If you've been following along, I've been doing my own version of Vickie Motter's series on guilty pleasure books, comfort books and books that changed her life. This is the final one, on books that changed my life.
I mentioned last time that 'Amrita' by Banana Yoshimoto fit under comfort books, but also under books that changed my life. This was the first truly international book that I read, not counting all the European stuff we grow up with, or Jostein Gaarder which I will get to later. The style of Yoshimoto's writing was so unlike anything I had ever read before that it kind of blew me away. In so much of what she writes, the action happens off-stage and her stories are about the emotional fall-out that follows. They are... very quiet, but full, like that first big breath you take after swimming underwater. This really opened up my eyes to what is possible, outside the familiar realm of European-centric literature. Besides Poe and Kafka, this author is the one who (I think) has had the biggest influence on my writing today.
Since I mentioned Jostein Gaarder, I have to talk about 'Sophie's World'. I was in grade seven when I first read this. My sister, one year older, had a teacher who mentioned this book in class and for some reason she bought it, though I think she never actually finished reading it. Our family was on a trip to Hawaii when I borrowed it from her and coincidentally, that very same teacher was on the flight with us, recognized my sister, and noticed me reading it. A few months later, he singled me out on the first day of high-school, in my first period English class. That experience shaped a lot of my high-school years, but more importantly, that was the first book that really made me think about what I was reading. It wasn't just a story.
The next on my list of life-changing books is actually a series called 'Borderlands'. I ended up giving them away a couple years after I finished them because they creeped me out so much, despite the fact that I bought all five books in the series and devoured each of them in a single sitting. They are short story collections. Horror stories, but not the slasher kind, they are psychological horror. One story, I can't remember from which book (I think the third), is told in 2nd person perspective, and describes walking through a house at night. How the furniture looks like monsters, the feel of light and shadow and what things could be hiding in the dark corners and how even the most familiar, comfortable household things appear scary and full of danger... the writing was amazing. Eerily creepy, like a childhood nightmare, you get submerged into it. Because the story is in 2nd person, you feel like you really are the main character, but it's very weird, oddly surreal, like you're hopped up on cold medication or something. The story ends with the reader realizing that the main character is walking around in the house of a family he/she has just killed... and, when you're feeling like you are that character, it's very unsettling. Again, this series really shaped the way I view limits of stories/books and what strange things are possible, though I truly never intend to read them again. I'd have to say, this particular story still haunts me... I think about it every time I get up at night to get a glass of water, and get a little shiver down my spine.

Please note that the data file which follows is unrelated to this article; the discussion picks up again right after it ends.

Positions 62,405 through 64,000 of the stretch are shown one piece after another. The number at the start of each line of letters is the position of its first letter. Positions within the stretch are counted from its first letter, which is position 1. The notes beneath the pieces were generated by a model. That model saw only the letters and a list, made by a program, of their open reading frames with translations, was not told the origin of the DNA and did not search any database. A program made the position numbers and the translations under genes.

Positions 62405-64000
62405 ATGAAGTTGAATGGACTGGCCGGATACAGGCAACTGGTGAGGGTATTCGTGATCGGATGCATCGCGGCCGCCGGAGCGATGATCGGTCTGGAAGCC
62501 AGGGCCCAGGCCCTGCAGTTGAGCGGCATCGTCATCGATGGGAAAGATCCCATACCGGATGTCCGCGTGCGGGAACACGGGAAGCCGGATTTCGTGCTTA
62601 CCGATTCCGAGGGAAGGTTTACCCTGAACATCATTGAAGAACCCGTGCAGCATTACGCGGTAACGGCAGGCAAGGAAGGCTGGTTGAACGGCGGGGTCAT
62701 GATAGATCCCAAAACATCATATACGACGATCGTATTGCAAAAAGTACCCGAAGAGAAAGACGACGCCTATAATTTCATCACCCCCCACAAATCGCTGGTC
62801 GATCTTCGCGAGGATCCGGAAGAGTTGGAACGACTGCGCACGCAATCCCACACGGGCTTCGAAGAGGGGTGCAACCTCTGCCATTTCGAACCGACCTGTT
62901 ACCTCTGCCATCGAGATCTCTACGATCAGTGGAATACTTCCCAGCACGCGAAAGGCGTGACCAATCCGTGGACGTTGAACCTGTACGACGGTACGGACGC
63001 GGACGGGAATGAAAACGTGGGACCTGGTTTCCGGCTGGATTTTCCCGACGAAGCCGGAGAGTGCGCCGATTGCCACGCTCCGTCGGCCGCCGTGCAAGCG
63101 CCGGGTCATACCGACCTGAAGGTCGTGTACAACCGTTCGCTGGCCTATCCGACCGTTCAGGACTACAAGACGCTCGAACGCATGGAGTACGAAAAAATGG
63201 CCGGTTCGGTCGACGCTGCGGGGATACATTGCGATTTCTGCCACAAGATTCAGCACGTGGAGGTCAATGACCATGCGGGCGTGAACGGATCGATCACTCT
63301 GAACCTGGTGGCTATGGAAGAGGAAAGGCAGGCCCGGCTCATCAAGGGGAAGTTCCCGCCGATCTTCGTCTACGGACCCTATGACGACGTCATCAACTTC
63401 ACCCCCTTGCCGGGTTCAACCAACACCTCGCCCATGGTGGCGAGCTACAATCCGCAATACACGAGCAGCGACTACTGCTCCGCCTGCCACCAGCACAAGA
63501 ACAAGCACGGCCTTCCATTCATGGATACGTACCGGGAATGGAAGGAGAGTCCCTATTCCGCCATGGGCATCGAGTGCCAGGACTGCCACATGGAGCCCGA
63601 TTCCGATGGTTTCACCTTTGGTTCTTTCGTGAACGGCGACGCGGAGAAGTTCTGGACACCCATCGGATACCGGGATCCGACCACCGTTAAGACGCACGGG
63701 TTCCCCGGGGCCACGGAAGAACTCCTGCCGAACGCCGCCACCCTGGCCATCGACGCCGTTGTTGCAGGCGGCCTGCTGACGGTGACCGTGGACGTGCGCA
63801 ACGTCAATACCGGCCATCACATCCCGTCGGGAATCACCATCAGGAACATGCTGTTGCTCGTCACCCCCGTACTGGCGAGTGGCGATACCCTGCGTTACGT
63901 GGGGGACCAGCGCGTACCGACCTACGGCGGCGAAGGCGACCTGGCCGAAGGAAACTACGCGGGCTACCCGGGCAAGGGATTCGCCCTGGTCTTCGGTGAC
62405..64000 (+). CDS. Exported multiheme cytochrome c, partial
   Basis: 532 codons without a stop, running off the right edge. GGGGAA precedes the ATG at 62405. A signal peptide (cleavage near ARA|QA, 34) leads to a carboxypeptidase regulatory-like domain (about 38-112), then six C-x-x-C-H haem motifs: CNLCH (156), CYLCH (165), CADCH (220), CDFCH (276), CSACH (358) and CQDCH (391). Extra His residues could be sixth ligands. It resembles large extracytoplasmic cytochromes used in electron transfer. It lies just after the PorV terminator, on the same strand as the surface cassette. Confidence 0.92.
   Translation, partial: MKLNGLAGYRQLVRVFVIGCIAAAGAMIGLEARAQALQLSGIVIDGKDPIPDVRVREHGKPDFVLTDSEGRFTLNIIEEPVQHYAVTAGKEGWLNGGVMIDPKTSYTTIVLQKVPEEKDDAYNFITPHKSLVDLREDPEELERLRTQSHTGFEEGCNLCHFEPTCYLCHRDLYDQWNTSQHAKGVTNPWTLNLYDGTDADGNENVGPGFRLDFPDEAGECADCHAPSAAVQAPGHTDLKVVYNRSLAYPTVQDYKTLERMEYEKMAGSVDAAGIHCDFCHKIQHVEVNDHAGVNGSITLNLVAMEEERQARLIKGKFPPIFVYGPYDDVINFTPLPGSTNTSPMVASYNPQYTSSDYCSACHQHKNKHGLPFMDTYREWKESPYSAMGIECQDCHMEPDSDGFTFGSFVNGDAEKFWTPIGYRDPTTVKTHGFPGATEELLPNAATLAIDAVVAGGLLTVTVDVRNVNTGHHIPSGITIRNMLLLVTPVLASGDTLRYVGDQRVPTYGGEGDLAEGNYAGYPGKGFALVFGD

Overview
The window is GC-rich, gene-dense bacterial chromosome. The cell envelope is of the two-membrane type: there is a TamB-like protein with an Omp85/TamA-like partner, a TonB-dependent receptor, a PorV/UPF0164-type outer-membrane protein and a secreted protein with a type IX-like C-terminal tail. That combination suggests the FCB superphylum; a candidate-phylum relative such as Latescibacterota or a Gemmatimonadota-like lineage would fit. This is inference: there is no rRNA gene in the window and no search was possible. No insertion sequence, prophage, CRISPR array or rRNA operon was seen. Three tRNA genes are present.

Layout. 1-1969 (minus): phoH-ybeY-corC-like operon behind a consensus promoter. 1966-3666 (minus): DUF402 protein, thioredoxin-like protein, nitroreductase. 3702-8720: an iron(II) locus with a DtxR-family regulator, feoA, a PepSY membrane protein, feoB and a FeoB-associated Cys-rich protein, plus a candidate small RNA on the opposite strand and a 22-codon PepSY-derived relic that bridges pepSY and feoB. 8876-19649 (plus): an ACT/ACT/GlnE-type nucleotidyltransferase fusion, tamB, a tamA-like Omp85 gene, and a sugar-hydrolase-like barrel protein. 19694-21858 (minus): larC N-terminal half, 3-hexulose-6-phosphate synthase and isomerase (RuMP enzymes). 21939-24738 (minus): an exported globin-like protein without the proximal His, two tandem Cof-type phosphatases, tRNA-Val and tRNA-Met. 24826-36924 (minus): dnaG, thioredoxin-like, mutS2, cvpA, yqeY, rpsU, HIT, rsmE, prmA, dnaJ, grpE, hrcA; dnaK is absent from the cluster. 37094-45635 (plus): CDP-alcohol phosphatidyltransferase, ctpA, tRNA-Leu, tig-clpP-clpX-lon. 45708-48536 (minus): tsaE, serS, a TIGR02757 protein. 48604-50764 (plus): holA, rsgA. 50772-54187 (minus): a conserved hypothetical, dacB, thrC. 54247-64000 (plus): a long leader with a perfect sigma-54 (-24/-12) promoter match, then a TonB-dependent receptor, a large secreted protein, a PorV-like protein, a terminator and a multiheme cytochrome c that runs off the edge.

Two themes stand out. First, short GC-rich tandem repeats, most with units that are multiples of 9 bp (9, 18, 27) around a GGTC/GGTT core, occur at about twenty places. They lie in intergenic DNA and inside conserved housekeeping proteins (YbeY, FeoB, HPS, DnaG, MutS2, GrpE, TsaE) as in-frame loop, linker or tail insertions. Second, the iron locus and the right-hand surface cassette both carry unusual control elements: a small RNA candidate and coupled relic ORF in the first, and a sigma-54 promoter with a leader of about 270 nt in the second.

On a lighter note, the last book that changed my life was 'Thirteen Clocks' by James Thurber. My English teacher, the same one who introduced Jostein Gaarder to my sister, (and through her, to me) read us this funny little book, one chapter per week. It is the story that made me want to spin my own stories and tell my own fairy-tales. After many years of searching, my mother stumbled across a second-hand copy in a used bookstore in Hope, BC. It is one of the few material possessions that I treasure.
What are some of the books that shaped you, and why?
I don't really know any of the books yu mention. But 2nd person is very unusual and can see how creepy that would be.ReplyDelete
Hope you're having a restful holiday